If you look at a photo of an ARP Quadra, next to the majority of its parameter sliders, you’ll notice a small orange dot. This indicates a factory-defined default control position. When a user “patch” is stored in one of the memory slots, the program memory doesn't store the slider position. Instead, it stores whether each slider is in the factory default "dot" position (i.e., bypassing the slider control with a fixed resistor under the hood) or if the current slider position should be used. The user selects between the factory preset control position or the current slider position by clicking the green and blue buttons beneath the sliders - if the LED above the button is illuminated, the slider is in "user" mode, i.e. current position. If the button/LED is deactivated, the control position defaults to the aforementioned fixed "dot" position, selected at the factory to be generically useful for... we don't know.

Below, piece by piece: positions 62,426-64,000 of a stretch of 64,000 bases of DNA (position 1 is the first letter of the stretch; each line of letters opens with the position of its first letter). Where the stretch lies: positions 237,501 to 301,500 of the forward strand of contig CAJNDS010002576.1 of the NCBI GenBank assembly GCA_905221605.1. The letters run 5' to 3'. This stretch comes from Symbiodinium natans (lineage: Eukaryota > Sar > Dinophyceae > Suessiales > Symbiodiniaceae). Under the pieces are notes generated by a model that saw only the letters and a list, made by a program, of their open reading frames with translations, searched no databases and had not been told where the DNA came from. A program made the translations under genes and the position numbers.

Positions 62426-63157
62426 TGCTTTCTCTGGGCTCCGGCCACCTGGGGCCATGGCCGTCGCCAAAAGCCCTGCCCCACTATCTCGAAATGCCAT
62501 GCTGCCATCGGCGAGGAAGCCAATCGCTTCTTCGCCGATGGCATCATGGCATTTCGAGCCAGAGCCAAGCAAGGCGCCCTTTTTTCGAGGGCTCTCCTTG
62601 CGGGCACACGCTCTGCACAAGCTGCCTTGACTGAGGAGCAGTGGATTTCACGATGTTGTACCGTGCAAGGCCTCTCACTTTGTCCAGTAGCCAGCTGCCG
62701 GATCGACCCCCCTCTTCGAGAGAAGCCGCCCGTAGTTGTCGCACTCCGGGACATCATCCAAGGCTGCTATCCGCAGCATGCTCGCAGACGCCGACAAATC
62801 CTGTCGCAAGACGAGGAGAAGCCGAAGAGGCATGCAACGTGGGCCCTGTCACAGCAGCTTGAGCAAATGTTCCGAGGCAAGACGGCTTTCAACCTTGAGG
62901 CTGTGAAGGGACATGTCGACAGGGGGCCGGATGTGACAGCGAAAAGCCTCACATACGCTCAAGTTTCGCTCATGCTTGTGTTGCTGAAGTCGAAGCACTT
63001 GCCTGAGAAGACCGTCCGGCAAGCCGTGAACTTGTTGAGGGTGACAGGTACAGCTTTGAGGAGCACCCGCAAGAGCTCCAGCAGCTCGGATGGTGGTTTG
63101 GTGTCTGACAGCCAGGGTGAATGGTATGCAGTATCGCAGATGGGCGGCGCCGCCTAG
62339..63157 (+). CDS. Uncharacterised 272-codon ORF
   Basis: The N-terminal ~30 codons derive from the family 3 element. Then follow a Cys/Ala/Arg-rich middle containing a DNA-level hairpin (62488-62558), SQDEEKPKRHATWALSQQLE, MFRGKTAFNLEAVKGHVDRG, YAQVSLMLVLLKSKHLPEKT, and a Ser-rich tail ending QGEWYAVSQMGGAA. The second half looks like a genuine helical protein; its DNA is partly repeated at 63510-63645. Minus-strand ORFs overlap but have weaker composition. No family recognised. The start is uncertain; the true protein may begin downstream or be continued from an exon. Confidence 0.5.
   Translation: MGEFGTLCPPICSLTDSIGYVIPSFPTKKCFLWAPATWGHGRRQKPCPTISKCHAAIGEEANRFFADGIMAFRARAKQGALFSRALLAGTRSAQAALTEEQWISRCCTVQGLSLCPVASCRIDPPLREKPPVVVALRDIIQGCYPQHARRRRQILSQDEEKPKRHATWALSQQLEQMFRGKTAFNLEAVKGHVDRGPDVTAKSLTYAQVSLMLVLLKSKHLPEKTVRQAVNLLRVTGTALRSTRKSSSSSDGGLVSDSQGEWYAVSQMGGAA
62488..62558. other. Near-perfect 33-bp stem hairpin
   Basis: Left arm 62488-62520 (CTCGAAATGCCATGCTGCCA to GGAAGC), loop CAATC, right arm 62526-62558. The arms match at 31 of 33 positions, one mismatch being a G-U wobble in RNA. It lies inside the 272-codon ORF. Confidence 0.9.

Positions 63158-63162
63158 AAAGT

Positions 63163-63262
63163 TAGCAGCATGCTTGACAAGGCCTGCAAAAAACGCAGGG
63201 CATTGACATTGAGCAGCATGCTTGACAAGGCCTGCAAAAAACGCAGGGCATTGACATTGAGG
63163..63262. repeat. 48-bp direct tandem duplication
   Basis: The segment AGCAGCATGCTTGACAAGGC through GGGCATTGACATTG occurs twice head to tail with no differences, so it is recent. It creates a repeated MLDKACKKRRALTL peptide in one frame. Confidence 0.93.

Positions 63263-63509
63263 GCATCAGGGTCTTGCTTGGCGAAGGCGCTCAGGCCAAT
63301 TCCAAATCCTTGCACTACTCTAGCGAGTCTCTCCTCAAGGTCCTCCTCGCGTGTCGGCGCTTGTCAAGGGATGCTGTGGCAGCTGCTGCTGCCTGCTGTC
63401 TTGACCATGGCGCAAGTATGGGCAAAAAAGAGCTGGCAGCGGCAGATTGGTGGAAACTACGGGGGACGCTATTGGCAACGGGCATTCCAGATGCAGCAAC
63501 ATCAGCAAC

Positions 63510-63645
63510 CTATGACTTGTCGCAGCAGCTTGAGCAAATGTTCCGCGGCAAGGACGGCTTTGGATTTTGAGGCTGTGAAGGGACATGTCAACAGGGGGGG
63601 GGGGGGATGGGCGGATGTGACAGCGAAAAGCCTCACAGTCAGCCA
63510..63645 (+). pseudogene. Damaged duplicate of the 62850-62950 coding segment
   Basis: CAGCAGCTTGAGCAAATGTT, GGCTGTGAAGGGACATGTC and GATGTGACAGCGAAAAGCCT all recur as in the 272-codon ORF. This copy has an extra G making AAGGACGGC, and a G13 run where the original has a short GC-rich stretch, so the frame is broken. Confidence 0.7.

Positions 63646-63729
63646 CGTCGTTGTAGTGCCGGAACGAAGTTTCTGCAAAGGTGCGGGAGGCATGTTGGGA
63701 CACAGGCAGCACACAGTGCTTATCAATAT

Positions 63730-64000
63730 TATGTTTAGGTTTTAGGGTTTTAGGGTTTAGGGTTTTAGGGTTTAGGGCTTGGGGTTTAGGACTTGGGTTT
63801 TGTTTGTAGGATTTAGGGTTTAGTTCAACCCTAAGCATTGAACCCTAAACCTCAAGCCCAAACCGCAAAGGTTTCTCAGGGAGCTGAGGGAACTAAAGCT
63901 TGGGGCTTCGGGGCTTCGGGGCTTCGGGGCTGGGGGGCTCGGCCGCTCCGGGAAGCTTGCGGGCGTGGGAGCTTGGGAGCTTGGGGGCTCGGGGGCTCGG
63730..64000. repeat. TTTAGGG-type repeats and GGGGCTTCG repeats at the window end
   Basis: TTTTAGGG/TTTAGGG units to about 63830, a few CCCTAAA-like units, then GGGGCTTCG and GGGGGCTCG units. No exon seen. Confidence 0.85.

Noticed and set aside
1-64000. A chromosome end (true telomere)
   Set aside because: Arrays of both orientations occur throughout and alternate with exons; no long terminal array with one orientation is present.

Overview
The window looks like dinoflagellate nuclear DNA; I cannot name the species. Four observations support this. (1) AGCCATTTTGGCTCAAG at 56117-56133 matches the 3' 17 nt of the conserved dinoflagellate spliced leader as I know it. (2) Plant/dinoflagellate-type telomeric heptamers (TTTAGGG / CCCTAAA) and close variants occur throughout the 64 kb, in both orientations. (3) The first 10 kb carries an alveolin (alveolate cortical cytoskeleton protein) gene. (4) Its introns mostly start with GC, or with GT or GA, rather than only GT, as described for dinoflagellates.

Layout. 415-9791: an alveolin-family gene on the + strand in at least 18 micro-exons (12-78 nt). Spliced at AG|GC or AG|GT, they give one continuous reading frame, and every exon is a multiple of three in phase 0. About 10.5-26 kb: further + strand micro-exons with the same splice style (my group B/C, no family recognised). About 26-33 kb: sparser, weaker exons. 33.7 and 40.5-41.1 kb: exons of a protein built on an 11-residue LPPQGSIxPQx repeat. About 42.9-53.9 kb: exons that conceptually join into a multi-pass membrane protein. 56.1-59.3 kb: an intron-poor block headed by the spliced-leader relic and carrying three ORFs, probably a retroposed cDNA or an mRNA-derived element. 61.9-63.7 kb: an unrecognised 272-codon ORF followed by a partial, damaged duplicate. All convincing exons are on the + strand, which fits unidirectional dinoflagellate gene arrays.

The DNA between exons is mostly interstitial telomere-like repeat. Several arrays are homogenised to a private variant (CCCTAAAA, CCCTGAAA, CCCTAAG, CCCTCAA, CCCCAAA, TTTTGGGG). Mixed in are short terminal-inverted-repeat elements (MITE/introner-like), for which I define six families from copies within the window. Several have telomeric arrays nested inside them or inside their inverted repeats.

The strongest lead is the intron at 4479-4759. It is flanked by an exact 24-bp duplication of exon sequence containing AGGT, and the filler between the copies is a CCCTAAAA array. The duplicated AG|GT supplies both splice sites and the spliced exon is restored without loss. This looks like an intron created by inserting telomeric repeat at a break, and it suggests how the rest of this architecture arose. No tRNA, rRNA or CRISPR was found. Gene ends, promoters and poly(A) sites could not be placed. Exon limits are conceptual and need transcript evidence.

Thus, a "patch" consists of the current on/off state of the 40 blue and green buttons, about half of which enable or disable the slider above (some of the buttons are just switches that select octaves, waveforms, etc.).
Now imagine how wildly useless this is, and how you might end up with roughly 2 1/2 usable stored sounds in a live situation - and that’s only if all the sliders are in the correct positions. It hurts my head to think about, and it should make it pretty clear why the every-parameter-fully-storable Prophet-5 handily clobbered the Quadra in the synth marketplace in the late 70s and early 80s.
It should go without saying that we eliminated every bit of this madness in the Cherry Audio Quadra.
Important Takeaway About Original Quadra Patch Storage
(You should read this.)
In case you skipped the preceding section, about half of the original Quadra's blue and green buttons work in conjunction with the lame-duck patch storage to enable or disable functionality of the sliders above them. Because the Cherry Audio Quadra has our unlimited, super-great patch browser, it completely does away with the switching-slider-functionality-on-and-off business - all of the blue and green buttons perform standard parameter on/off/toggling duty, making the Quadra much easier to operate, and storing patches is super easy as well. Hooray for modern technology!